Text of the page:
counterrotation about the axis 11. Thus, as indicated in FIG. 1 by arrows 12 and 13, if the rotor 6 rotates clock wise about the axis 11, the mass 9 rotates counterclock wise about said axis, as indicated by arrows 14 and 15. The mass 9 is su?icient to compensate for any tendency of the fuselage l to rotate in a horizontal plane due to the rotary force of the rotor 6. The mass 9 thus replaces the antitorque rotor utilized on the tails of helicopters

of the prior art and performs the function performed by


such antitorque rotor.

The direction of ?ight is controlled by varying the po


sition of the axis 11 relative to a vertical line, as shown
in FIG. 7. The rotor 6 and the mass 9 are varied in po

sition by the variation in position of the shaft driving said rotor and said mass, since the variation of the posi carried into effect, it will now be described with refer 40 tion of said shaft varies the position of the axis 11 of rotation. In FIG. 7, one position of the axis 11, rotor ence to the accompanying drawings, wherein:
FIG. 1 is a perspective view of an embodiment of

Brief description of the drawings In order that the present invention may be readily

the helicopter control system of the present invention as


utilized on a helicopter;

and mass 9 is illustrated by solid lines and another po sition of said axis, rotor and mass is illustrated in broken lines. The rotor 6 is represented in FIG. 7 by its mount

FIG. 2 is a side view of the embodiment of FIG. 1


as utilized on a helicopter;

ing hub 16.


The pilot may sit on a seat 17 (FIG. 2) in the cabin 3. A power plant or aircraft motor 18 is mounted in the cabin 3 behind the seat 17 and drives a power shaft 19 (FIGS. 4 and 7) via a suitable coupling 21. The power

FIG. 3 is a top view illustrating part of the antitorque device of the helicopter control system of the present in

vention;

shaft 19 is covered by a casing 22 (FIGS. 2, 4 and 7) and FIG. 4 is a side view, partly in section, of part of the drives the drive shaft to rotate the rotor 6 and the mass embodiment of the helicopter control system of FIGS. 9 in a manner hereinafter described. The area of the up 1 and 2; per end of the power shaft 19 is rotatably mounted in a FIG. 5 is a view taken along the lines VV of bearing 23 (FIG. 4) which is a?ixed to the fuselage 1 FIG. 4; FIG. 6 is a view taken along the lines VIVI of 55 in a part 24 of said fuselage (FIG. 4) in a manner where by said power shaft may rotate freely about its axis of FIG. 4;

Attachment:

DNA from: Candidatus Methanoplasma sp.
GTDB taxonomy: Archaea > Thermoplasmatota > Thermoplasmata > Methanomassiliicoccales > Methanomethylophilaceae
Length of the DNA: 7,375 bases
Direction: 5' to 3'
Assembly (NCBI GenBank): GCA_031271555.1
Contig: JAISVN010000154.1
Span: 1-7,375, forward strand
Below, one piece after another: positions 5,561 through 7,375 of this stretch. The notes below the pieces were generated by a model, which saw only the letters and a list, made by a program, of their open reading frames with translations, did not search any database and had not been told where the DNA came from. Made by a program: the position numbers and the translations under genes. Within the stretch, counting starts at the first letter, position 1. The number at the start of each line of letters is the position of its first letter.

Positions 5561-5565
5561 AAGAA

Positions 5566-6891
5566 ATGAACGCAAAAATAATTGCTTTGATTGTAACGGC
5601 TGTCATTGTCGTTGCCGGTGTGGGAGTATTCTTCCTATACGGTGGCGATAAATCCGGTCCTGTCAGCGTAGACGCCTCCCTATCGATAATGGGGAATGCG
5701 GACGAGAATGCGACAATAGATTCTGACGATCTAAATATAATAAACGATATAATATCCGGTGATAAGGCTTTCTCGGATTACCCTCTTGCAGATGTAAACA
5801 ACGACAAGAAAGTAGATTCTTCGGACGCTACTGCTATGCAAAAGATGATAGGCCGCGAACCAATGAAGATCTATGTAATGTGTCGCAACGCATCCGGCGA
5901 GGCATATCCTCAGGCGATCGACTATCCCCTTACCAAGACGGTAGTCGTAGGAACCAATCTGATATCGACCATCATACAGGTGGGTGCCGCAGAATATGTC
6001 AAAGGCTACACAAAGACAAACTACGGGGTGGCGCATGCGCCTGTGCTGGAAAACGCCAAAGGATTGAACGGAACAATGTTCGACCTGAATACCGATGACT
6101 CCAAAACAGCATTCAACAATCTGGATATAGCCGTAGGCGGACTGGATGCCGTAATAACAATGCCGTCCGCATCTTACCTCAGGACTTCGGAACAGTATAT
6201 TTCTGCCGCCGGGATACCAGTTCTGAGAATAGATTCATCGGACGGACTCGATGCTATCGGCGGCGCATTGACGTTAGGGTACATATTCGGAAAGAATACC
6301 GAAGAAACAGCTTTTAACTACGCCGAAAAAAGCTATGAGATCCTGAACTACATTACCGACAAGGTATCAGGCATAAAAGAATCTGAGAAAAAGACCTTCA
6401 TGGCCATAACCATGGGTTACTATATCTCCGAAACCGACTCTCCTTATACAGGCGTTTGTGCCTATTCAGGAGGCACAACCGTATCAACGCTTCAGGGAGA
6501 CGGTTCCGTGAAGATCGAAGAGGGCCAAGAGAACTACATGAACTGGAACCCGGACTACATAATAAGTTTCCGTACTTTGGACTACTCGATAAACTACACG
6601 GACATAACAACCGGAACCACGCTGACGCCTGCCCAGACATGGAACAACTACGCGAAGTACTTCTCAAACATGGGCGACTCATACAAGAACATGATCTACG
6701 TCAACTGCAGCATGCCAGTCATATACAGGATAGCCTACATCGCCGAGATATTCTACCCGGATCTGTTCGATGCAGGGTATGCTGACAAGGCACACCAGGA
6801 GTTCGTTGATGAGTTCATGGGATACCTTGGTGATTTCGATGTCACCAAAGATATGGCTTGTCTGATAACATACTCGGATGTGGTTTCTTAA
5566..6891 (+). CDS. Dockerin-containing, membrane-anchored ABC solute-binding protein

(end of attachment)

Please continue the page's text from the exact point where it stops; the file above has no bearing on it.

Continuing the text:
FIG. 7 is a side view of part of the embodiment of the helicopter control system of FIGS. 1 and 2 illustrat

rotation, but may not move in an axial direction more than a normal distance, so that said power shaft cannot

ing the operation of the ?ight direction control device of such system;

FIG. 8 is a side view, partly in section, of a modi?ca lage 1 and has a center aperture formed therethrough tion of part of the ?ight direction control device of through which the power shaft 19 passes. A second plate FIGS. 1 and 2; and 26 (FIGS. 2, 4, 6 and 7), which may be of disc-like con FIG. 9 is a side view, partly in section, of another modi?cation of the part of the ?ight direction control 65 ?guration, is spaced from the ?rst plate 25 and is resil iently, elastically or yieldably coupled to said ?rst plate device shown in FIG. 8.
28, and so on (FIGS. 4 and 7). The ?rst and second plates 25 and 2.6 and the resilient In the ?gures, the same components are identical 70 coupling between them function as a resilient imount. The by the same reference numerals. springs 27, 28 and so on, are a?ixed at one end of each In accordance with the present invention the helicopter

be pulled from said fuselage. A ?rst plate 25 (FIGS. 4 and 7), which may be of disc-like con?guration, is a?ixed to the top of the fuse

Description of the preferred embodiment

by a plurality of equiangularly spaced helical springs 27,

control system comprises an antitorque device, which


eliminates the need for an antitorque rotor, and a ?ight

direction control device, which controls the direction of ?ight of the helicopter by the rotor without the neces

of said springs to the ?rst plate 25 by any suitable fast ening means such as, for example, by welding or by bolts 29, 31, and so on, and corresponding nuts 32, 33, and so on (FIG. 4). The springs 27, 28, and so on, are af

3,8 91,746
ii
arms 63 and 69 extend in diametrically opposed direc~ tions. Another pair of arms 71 and 72 (FIGS. 3 and 6)
may be added to extend from the annular collar 46 of the mass hub 44 at right angles to the arms 68 and 69. The ends of the arms 66 and 69 have eyes 73 and 74 formed therein to accommodate control rods such as, for exam

?xed at the other end of each of said springs to the sec ond plate 26 by any suitable fastening means such as,

responding plates.